In the end, there are those that are more geared towards being able to control themselves, those that see the finish line or goal and don’t stop until they get where they want to go. There are others through fear or routine that will be controlled, and those that can’t be controlled. As I mentioned early on, understanding within a job situation that someone is your superior and that you’re answering to them and they’re in control is different than being controlled in your friendships, your marriage, or for that matter something I know particularly well…being controlled as a patient.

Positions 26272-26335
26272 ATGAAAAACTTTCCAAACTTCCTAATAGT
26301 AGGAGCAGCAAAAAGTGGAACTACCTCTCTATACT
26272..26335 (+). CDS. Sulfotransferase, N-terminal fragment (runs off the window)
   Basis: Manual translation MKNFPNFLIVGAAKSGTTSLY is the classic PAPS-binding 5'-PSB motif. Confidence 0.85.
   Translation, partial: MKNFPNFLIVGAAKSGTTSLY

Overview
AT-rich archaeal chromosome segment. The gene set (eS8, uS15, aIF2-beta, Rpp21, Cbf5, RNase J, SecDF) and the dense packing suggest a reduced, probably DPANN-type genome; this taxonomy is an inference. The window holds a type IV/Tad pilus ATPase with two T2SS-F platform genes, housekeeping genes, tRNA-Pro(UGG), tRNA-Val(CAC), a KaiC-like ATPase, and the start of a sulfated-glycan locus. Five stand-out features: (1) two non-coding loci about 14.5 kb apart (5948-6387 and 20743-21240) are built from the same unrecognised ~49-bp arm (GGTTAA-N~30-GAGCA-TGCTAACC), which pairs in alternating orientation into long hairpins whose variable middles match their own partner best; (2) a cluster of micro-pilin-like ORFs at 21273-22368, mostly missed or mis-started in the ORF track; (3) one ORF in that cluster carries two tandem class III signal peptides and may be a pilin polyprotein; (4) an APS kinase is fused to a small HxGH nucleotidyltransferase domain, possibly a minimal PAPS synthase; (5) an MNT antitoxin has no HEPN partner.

Several years ago, after seeing a world renowned neurosurgeon, who performed an extraordinary brain surgery on me, whom without I probably wouldn’t be able to talk and write today, I needed to consider what my next steps would be. The surgery determined that my brain tumor was cancerous. My surgeon felt that my next step should be to have another surgery, even two, perhaps a third, with no assuredness that my problems wouldn’t continue or that my life would not. My feeling was that I was lucky to have survived the first surgery and I wasn’t sure how I would proceed. Should I decide to have several more brain surgeries? Would I be able to hear, to see, to swallow, to talk, to breath without tubes after these surgeries? Would I even live? A surgeon is a surgeon and that is what they do. I did an enormous amount of research and discovered a certain type of radiation that had very positive results for my kind of tumor; my surgeon was not in favor of this radiation, in fact he tried to control me into choosing surgery. The fact that he was such a great surgeon, that people came from all over the world to be operated on by him, and the fact that he was so against this radiation, made it very difficult for someone like myself at that time who was facing a deadly illness to think of other possibilities. I took a breath, thought hard, (I’m not an enormous fan of radiation), but I went with what I felt was right for myself, for my future, and for my medical situation. I was in control. I chose the radiation-that was five years ago this June. I am sure that it’s because of that choice that I am here today in the shape that I am in. It is important to be “in control” of ourselves and not to be controlled. My surgeon was and is an excellent surgeon, and he was being controlling.